Do you have a loved one with Alzheimer’s disease

who needs a nursing home with a special care unit?
















Read the Alzheimer’s Association Massachusetts Chapter (www.alzmass.org) offers a guide for evaluating nursing homes for someone with Alzheimer’s disease.

SPECIAL CARE UNITS

SPECIAL CARE UNITS

Some nursing homes and/or assisted living facilities offer specialized care for certain medical conditions or needs including:

•Alzheimer's and dementia care

•Parkinson’s care

•Respiratory care

•Kidney Dialysis treatment and care

Features:

•These Special Care units can be separate stand-alone facilities, or designated buildings, areas or wings of hospitals, nursing homes, assisted care facilities.

•Special Care Units for individuals with Alzheimer’s disease/dementia may be specialized nursing homes or designated portions of existing nursing homes. 

Services:

•Special services in these units may include secured grounds, trained staff, special architectural design and therapeutic activities

Cost:

•Special care units are generally high level in cost

Medicare Reimbursement

•Medicare does not cover costs for nursing facility or special care unit care for Alzheimer's, or other forms of dementia

Medicaid

•Special care units are not certified by Medicaid
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What To Look For In A Special Care Unit (SCU)

Some of the specific characteristics to look for in SCUs include

  1.     A structured routine for residents.


  1.     How much time the staff takes to gather specific lifestyle information about your loved one in order to individually cater to his/her needs.


  1.     Comfortable, familiar and safe surroundings; ask what is done to ensure safety


  1.     Compassionate staff


  1.    Activities that reflect the routines that each individual resident has established over a lifetime.


  1.     Activities that help people succeed at familiar tasks, whether it is making their bed or baking cookies. (These activities can help give the person a feeling of satisfaction and productivity.)


  1.     What is offered for outdoor activities, such as secured walking paths, waist-high gardening boxes for people to do their own gardening (so the person doesn't have to bend over).


  1.     Staff's ability to deal with difficult situations and behaviors; give examples and ask how they deal with them.


  1.     How wandering is handled.
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20 Questions To Ask

When Evaluating A Special Needs Unit

From AsYouAge

Below are some of the questions to ask a staff representative when investigating whether an assisted or skilled nursing facility is right for you or your loved one.  Because every person's situation is different, you may need to tailor the questions to better fit your  specific care needs.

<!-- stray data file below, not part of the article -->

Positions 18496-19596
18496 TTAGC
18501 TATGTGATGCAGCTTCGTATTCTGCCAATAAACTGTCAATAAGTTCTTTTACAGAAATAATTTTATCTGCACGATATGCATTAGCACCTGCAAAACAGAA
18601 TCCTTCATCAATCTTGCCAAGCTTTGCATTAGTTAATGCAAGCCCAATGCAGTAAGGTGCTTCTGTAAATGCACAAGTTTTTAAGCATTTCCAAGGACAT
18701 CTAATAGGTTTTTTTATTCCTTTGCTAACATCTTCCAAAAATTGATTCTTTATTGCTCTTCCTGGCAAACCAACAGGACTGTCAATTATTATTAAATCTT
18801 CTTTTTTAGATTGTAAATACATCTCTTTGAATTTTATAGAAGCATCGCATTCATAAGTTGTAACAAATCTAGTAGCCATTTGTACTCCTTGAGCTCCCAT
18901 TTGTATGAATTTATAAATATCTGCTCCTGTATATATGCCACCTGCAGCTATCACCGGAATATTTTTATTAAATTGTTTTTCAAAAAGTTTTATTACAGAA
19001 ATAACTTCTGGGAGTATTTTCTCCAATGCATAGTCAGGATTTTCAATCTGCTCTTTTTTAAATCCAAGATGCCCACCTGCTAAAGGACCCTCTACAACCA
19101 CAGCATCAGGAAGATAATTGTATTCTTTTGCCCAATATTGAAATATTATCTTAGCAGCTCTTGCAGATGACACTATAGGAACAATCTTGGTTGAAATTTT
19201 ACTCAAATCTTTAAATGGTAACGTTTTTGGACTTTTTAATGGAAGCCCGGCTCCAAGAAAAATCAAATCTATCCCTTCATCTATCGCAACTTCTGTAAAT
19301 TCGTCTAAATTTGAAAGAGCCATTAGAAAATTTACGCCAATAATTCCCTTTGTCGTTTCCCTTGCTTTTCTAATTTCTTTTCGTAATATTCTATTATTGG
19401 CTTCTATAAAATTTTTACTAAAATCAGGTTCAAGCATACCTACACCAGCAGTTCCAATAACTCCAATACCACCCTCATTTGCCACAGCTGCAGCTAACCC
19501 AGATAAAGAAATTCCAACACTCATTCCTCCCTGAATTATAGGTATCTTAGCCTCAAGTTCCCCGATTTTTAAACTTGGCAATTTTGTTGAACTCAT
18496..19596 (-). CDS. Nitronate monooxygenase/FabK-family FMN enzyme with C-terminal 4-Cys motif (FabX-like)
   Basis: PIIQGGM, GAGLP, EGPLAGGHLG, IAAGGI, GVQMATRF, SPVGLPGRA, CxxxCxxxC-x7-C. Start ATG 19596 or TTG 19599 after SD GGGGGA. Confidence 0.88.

1.    Do you accept people with special needs (for example Alzheimer’s disease or dementia)?

2.    How far into the disease will you care for them?

3.    What are your limitations regarding the (special) needs of the person?

4.    Is your staff specifically trained to care for people with                            special needs and/or Alzheimer’s disease? 

5.   What kind of training do they receive?  Who on the staff gets it?   

6.   What types of activities do you provide that are designed for people with special needs or who have Alzheimer's or dementia? (Ask to see the activity calendar for the last 3 months.)

7.   How many people with Alzheimer's do you currently serve?

8.   How many levels of care do you have and how are they categorized?    

9.   How many nurse's aides are scheduled on each shift? How are weekends handled?

10. What is the ratio of caregivers to residents?

11. Do you allow wheelchairs?  Oxygen

12. Do you accept people with incontinence problems?

13. Do you allow

14. What is the monthly fee for care for a person with Alzheimer’s?

15. What does the monthly payment include?

16. Is transportation included?

17. Aside from the monthly fee, are there any additional costs involved?

18. What happens when the family runs out of money? Do you accept state funding (Medicaid)? If not, what happens?

19.  What is your policy and procedure for handling death and dying?

20. Do you provide hospice care services or does the patient need to be transferred to a nursing home.
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Special Care Units

The content on AsYouAge.com is provided as a courtesy for our site visitors. The information, resources, links, advertisements and other material on AsYouAge does not constitute a professional opinion or advice; nor does it constitute an endorsement of any organization or the information, products and/or services they may offer.

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